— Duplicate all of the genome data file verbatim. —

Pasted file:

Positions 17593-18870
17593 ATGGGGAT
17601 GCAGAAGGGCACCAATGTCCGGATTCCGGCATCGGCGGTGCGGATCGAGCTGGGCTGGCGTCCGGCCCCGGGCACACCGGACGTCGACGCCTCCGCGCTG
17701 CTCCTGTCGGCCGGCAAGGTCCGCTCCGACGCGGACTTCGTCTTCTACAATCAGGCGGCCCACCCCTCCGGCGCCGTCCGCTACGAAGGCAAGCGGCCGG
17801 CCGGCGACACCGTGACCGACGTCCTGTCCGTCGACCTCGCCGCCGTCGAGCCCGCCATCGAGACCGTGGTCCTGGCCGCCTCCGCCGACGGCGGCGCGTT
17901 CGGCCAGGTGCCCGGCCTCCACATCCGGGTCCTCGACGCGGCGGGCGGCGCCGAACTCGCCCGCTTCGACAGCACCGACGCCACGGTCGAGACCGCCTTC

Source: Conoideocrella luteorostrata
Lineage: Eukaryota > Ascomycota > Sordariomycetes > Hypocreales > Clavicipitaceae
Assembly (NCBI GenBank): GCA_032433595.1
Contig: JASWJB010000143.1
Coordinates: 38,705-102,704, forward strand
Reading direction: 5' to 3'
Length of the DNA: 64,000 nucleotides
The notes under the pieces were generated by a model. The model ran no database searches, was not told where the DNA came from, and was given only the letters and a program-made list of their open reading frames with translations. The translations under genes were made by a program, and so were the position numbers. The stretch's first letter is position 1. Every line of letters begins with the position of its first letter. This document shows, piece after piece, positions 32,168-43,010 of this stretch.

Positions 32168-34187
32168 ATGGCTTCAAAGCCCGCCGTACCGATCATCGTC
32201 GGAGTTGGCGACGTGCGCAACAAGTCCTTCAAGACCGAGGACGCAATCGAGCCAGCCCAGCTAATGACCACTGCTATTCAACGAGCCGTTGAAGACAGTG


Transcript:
Positions 17593-18870
17593 ATGGGGAT
17601 GCAGAAGGGCACCAATGTCCGGATTCCGGCATCGGCGGTGCGGATCGAGCTGGGCTGGCGTCCGGCCCCGGGCACACCGGACGTCGACGCCTCCGCGCTG
17701 CTCCTGTCGGCCGGCAAGGTCCGCTCCGACGCGGACTTCGTCTTCTACAATCAGGCGGCCCACCCCTCCGGCGCCGTCCGCTACGAAGGCAAGCGGCCGG
17801 CCGGCGACACCGTGACCGACGTCCTGTCCGTCGACCTCGCCGCCGTCGAGCCCGCCATCGAGACCGTGGTCCTGGCCGCCTCCGCCGACGGCGGCGCGTT
17901 CGGCCAGGTGCCCGGCCTCCACATCCGGGTCCTCGACGCGGCGGGCGGCGCCGAACTCGCCCGCTTCGACAGCACCGACGCCACGGTCGAGACCGCCTTC

Source: Conoideocrella luteorostrata
Lineage: Eukaryota > Ascomycota > Sordariomycetes > Hypocreales > Clavicipitaceae
Assembly (NCBI GenBank): GCA_032433595.1
Contig: JASWJB010000143.1
Coordinates: 38,705-102,704, forward strand
Reading direction: 5' to 3'
Length of the DNA: 64,000 nucleotides
The notes under the pieces were generated by a model. The model ran no database searches, was not told where the DNA came from, and was given only the letters and a program-made list of their open reading frames with translations. The translations under genes were made by a program, and so were the position numbers. The stretch's first letter is position 1. Every line of letters begins with the position of its first letter. This document shows, piece after piece, positions 32,168-43,010 of this stretch.

Positions 32168-34187
32168 ATGGCTTCAAAGCCCGCCGTACCGATCATCGTC
32201 GGAGTTGGCGACGTGCGCAACAAGTCCTTCAAGACCGAGGACGCAATCGAGCCAGCCCAGCTAATGACCACTGCTATTCAACGAGCCGTTGAAGACAGTG